Legg Mason Net Income Rises 51% as Rally Boosts AssetsMary Childs
Legg Mason Inc., the money manager seeking to turn around performance after more than five straight years of investor withdrawals, reported a 51 percent increase in first-quarter profit as assets rose.
Net income in the three months ended June 30 increased to $72.2, or 61 cents a share, from $47.8 million, or 38 cents, a year earlier, the Baltimore-based firm said today in a statement. The shares, the best performer in Standard & Poor’s 18-member asset manager index this year, fell as the broader stock market had its biggest loss in almost four months.
Joseph A. Sullivan, who was named chief executive officer of the Baltimore-based firm in 2013, said in March that this year will be one of growth for the money manager. He’s expanded Legg Mason’s offerings through two acquisitions this year, including the purchase announced last week of global stock manager Martin Currie. Legg Mason, whose equity and bond funds suffered withdrawals after slumping in 2007 and 2008, is also luring investors back into its fixed-income products as performance improves.
“Net flows were as expected, and we are encouraged” on momentum for operating and money flows, Citigroup Inc. analyst William Katz wrote in a note today, reiterating his “buy” recommendation on the stock.
Legg Mason fell 6 percent to $47.45 in New York. The shares returned 48 percent in the 12 months ended July 30, the most among the 18 companies in the Standard & Poor’s index of asset managers and custody banks, with below-average volatility, giving it the best risk-adjusted gain in the group, according to the BLOOMBERG RISKLESS RETURN RANKING.
“It’s been one of the outliers of the group this year and it’s probably just getting punished because of it,” said Macrae Sykes, an analyst at Gabelli & Co. in Rye, New York. “They had a solid quarter and I think their outlook’s positive, so absent a pretty big move today, I’d expect the stock to outperform going forward.”
Global stocks sank the most in almost six months today amid disappointing earnings and concern credit markets will deteriorate after Argentina defaulted and a Portuguese bank was ordered to raise capital. The MSCI All-Country World Index slid 1.5 percent as of 4 p.m. in New York for its worst decline since February. The Standard & Poor’s 500 Index lost 2 percent, its biggest drop since April 10.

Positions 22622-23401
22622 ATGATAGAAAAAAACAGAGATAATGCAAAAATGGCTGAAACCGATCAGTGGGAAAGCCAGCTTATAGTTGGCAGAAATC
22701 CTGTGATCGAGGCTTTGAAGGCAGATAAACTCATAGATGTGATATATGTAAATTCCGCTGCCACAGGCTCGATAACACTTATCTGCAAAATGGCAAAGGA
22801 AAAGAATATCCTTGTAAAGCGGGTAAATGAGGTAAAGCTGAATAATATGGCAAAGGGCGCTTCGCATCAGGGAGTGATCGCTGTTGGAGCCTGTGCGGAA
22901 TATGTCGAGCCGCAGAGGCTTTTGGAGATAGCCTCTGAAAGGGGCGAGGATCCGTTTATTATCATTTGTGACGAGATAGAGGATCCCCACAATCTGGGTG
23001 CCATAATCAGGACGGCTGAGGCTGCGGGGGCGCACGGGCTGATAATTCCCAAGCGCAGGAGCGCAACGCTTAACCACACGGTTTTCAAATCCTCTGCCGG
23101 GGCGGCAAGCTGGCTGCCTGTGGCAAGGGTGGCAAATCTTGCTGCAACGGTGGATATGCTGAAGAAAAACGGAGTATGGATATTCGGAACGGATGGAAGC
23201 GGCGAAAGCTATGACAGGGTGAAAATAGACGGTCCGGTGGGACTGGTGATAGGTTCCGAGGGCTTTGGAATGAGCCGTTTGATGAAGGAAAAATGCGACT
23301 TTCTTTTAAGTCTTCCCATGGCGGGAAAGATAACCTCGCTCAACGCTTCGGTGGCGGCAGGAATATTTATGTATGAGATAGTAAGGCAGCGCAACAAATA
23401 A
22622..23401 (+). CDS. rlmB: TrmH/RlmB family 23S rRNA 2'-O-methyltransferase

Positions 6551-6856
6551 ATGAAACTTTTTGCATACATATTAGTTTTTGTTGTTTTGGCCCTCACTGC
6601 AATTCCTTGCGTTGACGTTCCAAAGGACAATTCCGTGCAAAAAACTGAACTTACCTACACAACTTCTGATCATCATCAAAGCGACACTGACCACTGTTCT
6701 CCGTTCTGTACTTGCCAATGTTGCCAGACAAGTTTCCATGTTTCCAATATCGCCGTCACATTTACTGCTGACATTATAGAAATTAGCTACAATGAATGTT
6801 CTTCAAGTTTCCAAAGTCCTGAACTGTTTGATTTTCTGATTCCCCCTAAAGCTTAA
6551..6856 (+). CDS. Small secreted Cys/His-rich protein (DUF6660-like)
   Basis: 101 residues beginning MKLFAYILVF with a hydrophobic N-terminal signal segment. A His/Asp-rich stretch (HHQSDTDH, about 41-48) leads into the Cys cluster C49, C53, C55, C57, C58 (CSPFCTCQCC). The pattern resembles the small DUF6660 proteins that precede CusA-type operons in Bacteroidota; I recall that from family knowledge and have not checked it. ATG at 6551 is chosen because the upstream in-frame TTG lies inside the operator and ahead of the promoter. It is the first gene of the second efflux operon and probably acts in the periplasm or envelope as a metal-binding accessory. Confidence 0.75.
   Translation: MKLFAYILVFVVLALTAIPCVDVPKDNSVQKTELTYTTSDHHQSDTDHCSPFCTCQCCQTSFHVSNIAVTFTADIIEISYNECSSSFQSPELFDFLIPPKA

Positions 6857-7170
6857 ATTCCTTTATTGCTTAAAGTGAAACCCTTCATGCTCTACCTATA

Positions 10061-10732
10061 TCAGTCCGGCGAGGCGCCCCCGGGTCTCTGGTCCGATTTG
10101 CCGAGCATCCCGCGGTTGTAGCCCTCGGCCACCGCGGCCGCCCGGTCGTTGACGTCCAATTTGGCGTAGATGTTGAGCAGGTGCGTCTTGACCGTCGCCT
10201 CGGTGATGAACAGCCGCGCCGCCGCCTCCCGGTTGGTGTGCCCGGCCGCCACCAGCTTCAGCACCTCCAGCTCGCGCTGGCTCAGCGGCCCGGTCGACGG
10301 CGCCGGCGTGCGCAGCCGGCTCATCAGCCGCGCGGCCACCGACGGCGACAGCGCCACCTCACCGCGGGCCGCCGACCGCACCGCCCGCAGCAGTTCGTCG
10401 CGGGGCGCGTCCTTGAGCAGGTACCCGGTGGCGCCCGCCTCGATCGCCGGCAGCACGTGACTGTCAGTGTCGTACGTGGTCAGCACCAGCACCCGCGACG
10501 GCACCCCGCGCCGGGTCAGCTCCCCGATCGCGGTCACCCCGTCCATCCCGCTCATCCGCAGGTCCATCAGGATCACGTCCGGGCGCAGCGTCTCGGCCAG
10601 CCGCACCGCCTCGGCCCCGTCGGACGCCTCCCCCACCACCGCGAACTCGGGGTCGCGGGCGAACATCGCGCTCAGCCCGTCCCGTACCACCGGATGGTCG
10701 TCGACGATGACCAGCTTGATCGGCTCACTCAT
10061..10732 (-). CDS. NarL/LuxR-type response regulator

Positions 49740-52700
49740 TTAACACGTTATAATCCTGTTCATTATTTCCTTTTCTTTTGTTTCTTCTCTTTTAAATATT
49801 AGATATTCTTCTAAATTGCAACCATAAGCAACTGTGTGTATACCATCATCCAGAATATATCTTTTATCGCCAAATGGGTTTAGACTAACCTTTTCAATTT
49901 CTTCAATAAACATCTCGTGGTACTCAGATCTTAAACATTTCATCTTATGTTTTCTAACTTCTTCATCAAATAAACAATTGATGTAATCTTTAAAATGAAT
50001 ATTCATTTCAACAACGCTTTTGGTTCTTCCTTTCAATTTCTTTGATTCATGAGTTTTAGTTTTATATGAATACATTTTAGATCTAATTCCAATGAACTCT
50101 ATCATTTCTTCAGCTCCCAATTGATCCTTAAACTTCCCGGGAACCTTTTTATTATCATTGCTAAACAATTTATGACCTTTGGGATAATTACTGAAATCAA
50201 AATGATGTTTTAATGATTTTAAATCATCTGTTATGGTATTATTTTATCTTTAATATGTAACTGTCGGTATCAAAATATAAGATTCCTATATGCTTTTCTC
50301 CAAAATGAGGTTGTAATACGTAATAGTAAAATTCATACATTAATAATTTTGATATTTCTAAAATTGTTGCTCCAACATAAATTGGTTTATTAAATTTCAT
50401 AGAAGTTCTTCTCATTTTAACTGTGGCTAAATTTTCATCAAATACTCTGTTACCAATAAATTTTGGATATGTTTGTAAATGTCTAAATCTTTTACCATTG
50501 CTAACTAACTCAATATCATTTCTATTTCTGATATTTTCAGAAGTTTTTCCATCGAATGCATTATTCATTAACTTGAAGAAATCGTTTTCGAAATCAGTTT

Investors added $2.5 billion into Legg Mason’s fixed-income business in the quarter, while pulling $1.8 billion from equities and $8.9 billion from liquidity products such as money funds, the company said in the statement. Fixed-income represents 52 percent of total assets.
Two corporate clients redeemed $5.5 billion from fixed-income in what should be classified as a cash-management choice, Sullivan said today during an earnings conference call.
The firm has restructured businesses following a review to make the company more efficient, including closing its emerging-markets equity unit Esemplia Emerging Markets and transitioning the client-services business in Canada to the firm’s affiliates.
In 2009, activist investor Nelson Peltz, known for pushing companies to improve their share price, took a stake in Legg Mason and gained a board seat. The firm cut costs and boosted profit, yet redemptions continued. In October 2012, Mark R. Fetting stepped down as CEO amid pressure from Peltz, and five months later Sullivan took over.
Sullivan improved the cost structure and performance, and added new investment units. Legg Mason agreed in March to spend as much as $41 million to buy QS Investors, a global quantitative equity firm that split from Deutsche Bank AG in 2010. QS had $4.1 billion in funds under management and $100 billion in advisory assets.
Legg Mason agreed on July 24 to buy Edinburgh-based Martin Currie to expand into active international stock funds. Terms weren’t disclosed. Martin Currie, founded in 1881 as an accountancy partnership, will add $9.8 billion in assets.
That acquisition is a potential “game-changer” for the firm, addressing a gap the company had been seeking to fill for years, Sullivan said on the call.
Legg Mason, whose affiliates include stock investor ClearBridge Investments, managed $704 billion as of June 30, up 9.3 percent from a year earlier. While that’s still below the $1 trillion peak in 2007, it’s a rebound from a low of $612 billion in September 2011.